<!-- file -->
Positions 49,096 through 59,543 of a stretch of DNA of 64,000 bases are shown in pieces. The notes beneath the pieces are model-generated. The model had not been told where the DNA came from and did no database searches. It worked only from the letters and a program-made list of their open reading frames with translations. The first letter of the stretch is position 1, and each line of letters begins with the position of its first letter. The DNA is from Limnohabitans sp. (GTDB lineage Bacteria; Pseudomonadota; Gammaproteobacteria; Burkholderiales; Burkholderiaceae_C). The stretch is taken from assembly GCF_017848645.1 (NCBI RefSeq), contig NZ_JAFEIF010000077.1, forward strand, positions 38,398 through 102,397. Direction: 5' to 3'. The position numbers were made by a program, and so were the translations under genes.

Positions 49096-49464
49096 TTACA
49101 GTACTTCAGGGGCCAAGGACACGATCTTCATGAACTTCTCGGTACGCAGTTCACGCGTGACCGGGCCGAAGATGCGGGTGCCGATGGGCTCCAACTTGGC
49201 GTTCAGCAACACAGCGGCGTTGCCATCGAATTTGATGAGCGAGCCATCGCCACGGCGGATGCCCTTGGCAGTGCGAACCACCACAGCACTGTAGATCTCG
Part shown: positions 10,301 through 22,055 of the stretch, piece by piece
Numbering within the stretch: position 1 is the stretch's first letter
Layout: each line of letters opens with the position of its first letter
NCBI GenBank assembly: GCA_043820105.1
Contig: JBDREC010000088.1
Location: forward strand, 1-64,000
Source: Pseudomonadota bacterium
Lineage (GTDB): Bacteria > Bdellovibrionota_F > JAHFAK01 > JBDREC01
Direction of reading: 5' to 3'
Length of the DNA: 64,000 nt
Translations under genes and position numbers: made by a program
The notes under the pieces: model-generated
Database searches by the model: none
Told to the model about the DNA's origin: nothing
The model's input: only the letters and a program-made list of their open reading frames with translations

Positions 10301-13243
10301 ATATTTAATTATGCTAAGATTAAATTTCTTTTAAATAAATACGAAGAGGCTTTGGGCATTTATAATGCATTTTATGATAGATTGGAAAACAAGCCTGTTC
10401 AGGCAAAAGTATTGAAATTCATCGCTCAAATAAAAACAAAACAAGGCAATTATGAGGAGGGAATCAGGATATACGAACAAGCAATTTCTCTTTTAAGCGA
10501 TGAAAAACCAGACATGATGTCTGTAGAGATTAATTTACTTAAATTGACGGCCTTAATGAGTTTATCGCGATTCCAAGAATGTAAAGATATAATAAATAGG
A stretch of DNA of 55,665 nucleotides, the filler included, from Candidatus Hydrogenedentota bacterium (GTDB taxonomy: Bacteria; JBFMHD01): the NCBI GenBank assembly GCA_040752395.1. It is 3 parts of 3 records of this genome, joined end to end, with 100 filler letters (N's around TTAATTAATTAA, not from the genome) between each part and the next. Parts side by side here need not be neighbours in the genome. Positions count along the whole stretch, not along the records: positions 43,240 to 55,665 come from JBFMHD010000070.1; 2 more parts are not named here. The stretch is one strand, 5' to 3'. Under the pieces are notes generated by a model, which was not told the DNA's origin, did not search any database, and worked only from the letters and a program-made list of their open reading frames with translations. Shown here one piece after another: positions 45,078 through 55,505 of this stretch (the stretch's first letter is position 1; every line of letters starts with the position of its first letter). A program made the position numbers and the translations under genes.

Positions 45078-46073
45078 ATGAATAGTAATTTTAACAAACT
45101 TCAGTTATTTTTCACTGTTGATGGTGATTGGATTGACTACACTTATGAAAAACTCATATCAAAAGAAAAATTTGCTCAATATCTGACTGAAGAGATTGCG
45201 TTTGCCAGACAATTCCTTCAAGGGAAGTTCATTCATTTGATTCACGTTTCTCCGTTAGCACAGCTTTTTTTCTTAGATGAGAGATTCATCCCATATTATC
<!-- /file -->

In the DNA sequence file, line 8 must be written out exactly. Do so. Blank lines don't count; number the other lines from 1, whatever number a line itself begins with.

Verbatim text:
Layout: each line of letters opens with the position of its first letter